I saw an ad today for public consultation concerning Quebec’s new gun law (you know, the one that doesn’t actually restrict the sale or ownership of guns). I went onto the Quebec government website to check it out, and started looking at the private members’ bills that have been introduced. Each has its story, and each is a political stunt that has no chance of passing.
Bill 190 (Stéphane Bergeron, PQ, Verchères) is the antidote to the Mont Orford problem. You’ll remember last year the government caused a ruckus with Bill 23, which says (PDF) it enlarges the park, but really reduces it by putting allowing some to be sold into private hands. Though the government said in May it was not going to sell the area, the bill still passed, and Bergeron wants it repealed.
Bill 191 (Daniel Turp, PQ, Mercier) is a proposed constitution for Quebec. Turp announced his bill in April, on the 25th anniversary of the 1982 Canadian constitution. It’s a shortened version of this old draft and includes provisions for a head of state (a Quebec president he called it in the earlier draft), Quebec citizenship, fixed dates for elections, the usual freedom guarantees, and a lot of sentences that end with “as provided for by law”. It doesn’t explicitly say that Quebec would be its own country, but this is definitely a step toward that goal. The bill hasn’t gotten much media coverage, except for an article in Le Devoir and a blog post from Jim Duff.
Bill 192 (Jean-François Therrien, ADQ, Terrebonne) is the “damn transit strikes shouldn’t affect me” law in response to the STM maintenance workers’ strike. It would guarantee 80% of regular service in case of a transit strike instead of the apparently vastly inadequate 60% of service we got in the last one. Like other private members’ bills, its language, though brief, is open to interpretation. It says “at all times”, which suggests that there wouldn’t be periods of inactivity, but maybe one in every five buses and metro trains would be pulled off the road.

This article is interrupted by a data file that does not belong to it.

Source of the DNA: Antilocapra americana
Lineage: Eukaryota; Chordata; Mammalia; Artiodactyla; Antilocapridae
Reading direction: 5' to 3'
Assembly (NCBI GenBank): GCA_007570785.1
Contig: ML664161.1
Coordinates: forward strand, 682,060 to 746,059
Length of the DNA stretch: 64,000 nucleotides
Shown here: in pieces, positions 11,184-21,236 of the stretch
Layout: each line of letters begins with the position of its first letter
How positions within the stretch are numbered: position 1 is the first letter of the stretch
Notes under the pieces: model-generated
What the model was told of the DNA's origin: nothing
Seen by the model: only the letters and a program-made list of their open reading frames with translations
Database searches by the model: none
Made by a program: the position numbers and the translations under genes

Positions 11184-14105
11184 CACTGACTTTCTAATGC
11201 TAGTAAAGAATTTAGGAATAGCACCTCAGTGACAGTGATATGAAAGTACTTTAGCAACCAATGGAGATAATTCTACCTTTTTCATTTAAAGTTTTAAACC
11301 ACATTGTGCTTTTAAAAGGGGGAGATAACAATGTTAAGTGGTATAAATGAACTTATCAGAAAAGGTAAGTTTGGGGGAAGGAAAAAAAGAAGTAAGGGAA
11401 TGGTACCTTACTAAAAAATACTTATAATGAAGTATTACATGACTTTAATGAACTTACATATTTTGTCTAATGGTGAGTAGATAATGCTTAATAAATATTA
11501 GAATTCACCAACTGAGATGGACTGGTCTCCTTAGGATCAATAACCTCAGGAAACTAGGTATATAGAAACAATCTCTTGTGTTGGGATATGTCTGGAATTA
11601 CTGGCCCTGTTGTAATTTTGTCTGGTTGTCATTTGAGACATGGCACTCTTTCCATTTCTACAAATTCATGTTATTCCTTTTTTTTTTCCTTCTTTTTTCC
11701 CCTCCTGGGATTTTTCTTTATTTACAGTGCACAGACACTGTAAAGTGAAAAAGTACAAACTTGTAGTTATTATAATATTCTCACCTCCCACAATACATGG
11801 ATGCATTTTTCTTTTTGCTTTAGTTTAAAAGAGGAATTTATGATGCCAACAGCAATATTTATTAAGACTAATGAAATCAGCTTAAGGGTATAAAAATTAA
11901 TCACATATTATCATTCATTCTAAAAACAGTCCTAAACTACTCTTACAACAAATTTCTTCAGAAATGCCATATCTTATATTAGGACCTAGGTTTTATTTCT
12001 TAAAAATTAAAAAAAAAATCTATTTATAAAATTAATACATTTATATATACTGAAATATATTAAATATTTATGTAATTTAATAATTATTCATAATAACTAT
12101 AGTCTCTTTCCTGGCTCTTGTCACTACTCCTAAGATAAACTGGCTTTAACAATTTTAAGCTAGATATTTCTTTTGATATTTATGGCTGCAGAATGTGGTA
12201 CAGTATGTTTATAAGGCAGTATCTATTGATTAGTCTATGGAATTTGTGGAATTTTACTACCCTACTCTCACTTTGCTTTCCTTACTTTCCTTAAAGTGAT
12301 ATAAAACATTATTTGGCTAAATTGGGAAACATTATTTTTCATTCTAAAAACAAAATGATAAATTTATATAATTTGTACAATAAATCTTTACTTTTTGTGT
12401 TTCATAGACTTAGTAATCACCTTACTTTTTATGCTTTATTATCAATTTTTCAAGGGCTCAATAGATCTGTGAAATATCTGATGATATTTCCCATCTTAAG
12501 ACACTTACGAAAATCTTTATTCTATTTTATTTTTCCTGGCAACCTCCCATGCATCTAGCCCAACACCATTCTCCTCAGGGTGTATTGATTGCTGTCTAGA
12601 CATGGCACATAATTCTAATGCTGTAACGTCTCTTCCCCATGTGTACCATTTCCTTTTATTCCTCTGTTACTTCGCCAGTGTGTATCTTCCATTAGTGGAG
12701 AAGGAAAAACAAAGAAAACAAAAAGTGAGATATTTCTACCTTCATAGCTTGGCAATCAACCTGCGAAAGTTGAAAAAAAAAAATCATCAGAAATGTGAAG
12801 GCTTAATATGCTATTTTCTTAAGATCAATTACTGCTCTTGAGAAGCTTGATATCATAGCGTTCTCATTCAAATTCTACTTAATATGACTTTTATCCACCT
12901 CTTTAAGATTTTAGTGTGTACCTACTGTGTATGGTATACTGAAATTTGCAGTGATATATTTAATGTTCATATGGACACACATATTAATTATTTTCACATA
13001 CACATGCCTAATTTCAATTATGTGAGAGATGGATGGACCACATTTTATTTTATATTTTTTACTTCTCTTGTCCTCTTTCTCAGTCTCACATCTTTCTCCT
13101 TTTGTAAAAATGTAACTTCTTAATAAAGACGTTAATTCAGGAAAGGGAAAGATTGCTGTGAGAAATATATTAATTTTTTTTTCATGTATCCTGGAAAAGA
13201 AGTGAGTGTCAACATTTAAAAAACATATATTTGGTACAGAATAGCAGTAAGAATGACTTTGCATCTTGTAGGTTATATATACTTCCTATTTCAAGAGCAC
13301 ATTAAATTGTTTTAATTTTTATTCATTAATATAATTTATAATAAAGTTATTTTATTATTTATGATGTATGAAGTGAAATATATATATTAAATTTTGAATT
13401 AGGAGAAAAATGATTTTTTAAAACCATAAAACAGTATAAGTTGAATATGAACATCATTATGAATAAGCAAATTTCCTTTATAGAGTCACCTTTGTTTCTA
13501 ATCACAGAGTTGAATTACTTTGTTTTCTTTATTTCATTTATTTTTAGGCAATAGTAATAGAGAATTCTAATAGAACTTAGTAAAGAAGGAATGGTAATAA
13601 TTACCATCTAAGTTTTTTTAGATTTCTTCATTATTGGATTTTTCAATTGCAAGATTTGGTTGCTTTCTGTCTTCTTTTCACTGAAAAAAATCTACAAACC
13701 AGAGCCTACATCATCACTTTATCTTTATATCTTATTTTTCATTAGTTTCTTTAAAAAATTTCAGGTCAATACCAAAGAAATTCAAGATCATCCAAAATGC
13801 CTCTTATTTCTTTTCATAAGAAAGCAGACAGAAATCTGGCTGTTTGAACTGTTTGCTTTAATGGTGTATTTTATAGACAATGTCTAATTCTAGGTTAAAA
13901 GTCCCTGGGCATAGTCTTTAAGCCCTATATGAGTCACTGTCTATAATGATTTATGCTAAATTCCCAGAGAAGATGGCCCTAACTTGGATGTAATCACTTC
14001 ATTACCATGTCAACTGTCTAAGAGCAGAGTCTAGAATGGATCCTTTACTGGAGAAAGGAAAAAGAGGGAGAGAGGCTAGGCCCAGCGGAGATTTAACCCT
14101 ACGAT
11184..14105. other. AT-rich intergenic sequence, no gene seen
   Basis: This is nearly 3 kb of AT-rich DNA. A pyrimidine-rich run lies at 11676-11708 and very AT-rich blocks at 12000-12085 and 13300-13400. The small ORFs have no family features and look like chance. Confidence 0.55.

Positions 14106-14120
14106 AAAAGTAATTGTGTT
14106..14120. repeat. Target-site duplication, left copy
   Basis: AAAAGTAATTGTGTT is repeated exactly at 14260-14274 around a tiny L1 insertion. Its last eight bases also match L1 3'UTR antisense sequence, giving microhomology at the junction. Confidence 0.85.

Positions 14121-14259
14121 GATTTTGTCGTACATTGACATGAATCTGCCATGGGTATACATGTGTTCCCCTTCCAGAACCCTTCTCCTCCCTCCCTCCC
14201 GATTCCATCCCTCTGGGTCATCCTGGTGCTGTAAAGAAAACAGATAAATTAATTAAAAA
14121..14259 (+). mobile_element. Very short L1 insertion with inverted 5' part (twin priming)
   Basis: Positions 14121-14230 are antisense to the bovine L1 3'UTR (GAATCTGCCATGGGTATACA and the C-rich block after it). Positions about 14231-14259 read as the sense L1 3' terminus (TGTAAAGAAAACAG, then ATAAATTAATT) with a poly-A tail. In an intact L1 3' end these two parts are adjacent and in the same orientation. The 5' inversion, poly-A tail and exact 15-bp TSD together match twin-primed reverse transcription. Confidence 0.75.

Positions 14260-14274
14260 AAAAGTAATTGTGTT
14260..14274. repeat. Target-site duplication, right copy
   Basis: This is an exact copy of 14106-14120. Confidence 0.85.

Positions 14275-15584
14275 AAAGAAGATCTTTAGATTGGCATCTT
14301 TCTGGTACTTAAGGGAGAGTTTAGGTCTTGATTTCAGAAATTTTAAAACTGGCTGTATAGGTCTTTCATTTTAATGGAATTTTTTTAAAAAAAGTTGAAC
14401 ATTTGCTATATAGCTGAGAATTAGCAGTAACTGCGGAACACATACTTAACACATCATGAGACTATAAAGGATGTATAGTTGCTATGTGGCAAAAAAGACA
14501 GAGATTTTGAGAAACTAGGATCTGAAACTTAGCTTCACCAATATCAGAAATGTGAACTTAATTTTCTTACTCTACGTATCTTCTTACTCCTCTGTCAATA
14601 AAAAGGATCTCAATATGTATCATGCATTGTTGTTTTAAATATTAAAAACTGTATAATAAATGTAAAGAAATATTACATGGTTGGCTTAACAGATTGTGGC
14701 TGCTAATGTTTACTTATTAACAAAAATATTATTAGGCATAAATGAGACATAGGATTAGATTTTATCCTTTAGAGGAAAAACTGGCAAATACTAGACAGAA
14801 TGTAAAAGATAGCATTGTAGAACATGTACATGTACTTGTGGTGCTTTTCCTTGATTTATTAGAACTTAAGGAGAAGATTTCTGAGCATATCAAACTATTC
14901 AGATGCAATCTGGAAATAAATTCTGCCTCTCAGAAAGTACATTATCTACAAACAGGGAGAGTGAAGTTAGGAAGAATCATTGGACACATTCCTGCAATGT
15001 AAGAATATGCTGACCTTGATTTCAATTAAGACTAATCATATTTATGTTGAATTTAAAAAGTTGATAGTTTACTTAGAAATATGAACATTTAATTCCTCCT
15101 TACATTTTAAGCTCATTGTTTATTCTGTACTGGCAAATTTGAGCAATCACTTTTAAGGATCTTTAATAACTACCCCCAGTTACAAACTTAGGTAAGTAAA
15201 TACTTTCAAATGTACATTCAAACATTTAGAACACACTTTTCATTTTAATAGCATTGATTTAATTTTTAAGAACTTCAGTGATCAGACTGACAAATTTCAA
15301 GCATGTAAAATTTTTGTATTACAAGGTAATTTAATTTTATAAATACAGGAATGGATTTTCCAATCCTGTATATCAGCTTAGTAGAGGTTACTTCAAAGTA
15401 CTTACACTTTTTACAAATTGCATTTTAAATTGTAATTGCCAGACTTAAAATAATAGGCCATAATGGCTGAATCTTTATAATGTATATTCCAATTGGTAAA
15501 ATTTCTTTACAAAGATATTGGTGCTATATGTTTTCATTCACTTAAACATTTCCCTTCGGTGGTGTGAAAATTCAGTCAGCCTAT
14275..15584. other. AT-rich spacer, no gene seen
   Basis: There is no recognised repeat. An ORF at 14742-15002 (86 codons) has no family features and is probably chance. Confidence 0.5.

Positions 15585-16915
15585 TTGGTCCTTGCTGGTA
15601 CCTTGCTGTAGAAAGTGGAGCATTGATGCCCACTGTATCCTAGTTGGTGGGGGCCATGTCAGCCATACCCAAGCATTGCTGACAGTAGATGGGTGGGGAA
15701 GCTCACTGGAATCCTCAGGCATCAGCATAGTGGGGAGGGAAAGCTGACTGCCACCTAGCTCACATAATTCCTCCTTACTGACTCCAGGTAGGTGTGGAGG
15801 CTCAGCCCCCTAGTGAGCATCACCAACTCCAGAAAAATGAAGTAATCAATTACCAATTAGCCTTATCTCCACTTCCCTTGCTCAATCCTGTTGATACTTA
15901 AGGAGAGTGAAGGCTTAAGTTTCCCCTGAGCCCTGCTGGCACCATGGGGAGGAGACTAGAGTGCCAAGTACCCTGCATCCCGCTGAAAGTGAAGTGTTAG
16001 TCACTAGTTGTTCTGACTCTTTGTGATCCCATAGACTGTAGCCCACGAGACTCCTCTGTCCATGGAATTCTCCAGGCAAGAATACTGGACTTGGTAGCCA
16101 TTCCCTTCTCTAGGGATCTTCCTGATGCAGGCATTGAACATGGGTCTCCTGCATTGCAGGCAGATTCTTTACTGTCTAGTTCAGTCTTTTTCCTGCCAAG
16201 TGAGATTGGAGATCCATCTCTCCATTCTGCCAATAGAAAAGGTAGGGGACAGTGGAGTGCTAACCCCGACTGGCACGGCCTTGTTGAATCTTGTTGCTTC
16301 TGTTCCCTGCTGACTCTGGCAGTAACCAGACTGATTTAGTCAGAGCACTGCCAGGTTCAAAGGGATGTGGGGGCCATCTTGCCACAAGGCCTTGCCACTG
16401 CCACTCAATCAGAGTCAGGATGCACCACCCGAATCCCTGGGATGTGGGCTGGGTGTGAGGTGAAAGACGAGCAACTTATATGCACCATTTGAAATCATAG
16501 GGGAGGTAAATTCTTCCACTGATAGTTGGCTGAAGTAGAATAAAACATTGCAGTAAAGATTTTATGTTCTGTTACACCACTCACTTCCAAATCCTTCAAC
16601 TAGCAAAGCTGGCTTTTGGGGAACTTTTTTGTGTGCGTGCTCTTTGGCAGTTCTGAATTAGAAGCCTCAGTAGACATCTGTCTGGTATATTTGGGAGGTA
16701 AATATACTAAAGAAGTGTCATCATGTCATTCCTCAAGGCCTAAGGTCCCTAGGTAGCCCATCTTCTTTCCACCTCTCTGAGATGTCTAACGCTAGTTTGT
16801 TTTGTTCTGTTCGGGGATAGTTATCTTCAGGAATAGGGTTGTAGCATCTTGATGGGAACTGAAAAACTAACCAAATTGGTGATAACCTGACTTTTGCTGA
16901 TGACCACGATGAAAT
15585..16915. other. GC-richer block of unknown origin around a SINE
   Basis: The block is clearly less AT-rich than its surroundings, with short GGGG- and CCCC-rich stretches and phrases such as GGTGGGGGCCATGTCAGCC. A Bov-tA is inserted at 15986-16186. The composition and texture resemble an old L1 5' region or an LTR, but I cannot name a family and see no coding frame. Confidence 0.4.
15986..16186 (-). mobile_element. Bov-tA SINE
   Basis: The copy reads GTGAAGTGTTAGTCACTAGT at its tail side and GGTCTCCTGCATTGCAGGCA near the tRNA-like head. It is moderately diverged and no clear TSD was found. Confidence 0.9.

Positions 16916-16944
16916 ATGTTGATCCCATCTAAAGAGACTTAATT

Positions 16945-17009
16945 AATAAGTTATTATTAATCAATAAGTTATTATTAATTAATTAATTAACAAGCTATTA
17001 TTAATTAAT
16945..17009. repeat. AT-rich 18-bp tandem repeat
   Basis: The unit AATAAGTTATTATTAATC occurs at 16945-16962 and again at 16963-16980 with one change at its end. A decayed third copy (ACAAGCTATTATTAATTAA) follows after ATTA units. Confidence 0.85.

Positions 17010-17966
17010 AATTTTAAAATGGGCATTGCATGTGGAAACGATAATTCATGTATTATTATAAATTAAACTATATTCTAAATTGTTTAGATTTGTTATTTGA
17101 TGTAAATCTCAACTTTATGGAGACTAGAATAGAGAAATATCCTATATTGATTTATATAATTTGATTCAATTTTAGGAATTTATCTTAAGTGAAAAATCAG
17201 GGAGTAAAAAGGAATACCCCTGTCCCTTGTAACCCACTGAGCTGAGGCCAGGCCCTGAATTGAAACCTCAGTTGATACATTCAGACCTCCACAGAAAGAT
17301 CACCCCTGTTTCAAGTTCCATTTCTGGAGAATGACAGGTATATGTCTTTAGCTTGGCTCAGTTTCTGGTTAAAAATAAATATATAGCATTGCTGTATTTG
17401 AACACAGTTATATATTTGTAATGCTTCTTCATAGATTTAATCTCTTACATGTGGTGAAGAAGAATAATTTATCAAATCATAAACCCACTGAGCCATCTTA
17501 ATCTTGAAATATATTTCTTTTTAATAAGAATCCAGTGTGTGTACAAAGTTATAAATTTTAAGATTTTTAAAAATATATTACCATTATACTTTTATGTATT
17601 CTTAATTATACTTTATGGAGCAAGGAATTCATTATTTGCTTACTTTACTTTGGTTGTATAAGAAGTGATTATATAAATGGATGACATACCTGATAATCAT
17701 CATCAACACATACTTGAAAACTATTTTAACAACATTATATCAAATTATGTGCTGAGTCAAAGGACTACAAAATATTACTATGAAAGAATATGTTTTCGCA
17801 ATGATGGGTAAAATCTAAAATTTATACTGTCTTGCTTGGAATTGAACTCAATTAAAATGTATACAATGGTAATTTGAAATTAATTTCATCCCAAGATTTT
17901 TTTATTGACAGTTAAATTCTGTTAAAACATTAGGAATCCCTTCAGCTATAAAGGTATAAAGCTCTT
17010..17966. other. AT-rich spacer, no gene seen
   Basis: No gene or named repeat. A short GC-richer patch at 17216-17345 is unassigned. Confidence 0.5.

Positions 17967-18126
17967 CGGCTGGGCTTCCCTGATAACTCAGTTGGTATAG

Bill 193 (François Benjamin, ADQ, Berthier) is part “dub films in Québécois French”, part … I have no idea. Read it yourself. The preamble suggests it would limit English showings to be equal to or less than French showings of the same film, but I can’t find anything in the actual language to confirm this. Either way, it puts pressure on the small guys who want to show their films here. Unless it’s dubbed in French, or it’s an “art-house” film, it wouldn’t have permission to be shown here.